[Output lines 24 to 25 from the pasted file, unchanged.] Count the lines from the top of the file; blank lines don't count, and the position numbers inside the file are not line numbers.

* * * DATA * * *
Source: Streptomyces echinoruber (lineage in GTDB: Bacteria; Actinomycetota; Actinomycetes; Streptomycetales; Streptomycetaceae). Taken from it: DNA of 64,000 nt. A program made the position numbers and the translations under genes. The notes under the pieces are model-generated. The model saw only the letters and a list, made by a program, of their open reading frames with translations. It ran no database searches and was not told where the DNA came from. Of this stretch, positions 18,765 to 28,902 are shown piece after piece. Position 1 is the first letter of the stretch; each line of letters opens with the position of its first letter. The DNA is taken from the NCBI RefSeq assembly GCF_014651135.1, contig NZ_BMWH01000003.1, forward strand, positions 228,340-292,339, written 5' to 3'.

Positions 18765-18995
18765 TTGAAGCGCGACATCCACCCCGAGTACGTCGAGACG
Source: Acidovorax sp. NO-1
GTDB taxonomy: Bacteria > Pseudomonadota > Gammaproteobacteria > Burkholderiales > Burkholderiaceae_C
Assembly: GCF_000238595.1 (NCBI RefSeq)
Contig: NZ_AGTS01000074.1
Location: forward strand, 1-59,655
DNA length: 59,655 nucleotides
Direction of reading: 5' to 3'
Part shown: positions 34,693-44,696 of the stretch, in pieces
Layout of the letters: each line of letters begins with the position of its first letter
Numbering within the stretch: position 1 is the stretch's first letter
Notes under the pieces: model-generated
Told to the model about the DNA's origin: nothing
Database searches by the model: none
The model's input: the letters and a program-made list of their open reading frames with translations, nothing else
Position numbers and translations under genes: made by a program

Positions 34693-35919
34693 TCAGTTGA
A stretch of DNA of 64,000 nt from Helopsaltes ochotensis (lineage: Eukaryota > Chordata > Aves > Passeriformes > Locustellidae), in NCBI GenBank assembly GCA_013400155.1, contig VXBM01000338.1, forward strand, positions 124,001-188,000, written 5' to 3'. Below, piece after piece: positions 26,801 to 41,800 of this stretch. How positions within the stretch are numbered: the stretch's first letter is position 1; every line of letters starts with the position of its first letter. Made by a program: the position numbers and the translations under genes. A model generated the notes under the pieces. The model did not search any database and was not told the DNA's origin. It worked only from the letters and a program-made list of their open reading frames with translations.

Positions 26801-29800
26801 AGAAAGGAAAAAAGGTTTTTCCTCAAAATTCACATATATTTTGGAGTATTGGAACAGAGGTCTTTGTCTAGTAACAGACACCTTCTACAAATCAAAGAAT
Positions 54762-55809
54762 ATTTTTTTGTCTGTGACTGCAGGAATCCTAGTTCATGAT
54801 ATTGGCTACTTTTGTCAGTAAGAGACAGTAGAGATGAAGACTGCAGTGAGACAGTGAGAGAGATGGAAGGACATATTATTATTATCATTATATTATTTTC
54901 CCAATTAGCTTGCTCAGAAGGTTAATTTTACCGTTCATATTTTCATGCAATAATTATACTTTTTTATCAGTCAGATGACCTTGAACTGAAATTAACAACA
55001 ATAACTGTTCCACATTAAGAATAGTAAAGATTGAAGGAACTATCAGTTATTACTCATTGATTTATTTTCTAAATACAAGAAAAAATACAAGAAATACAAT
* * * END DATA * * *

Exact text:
Positions 54762-55809
54762 ATTTTTTTGTCTGTGACTGCAGGAATCCTAGTTCATGAT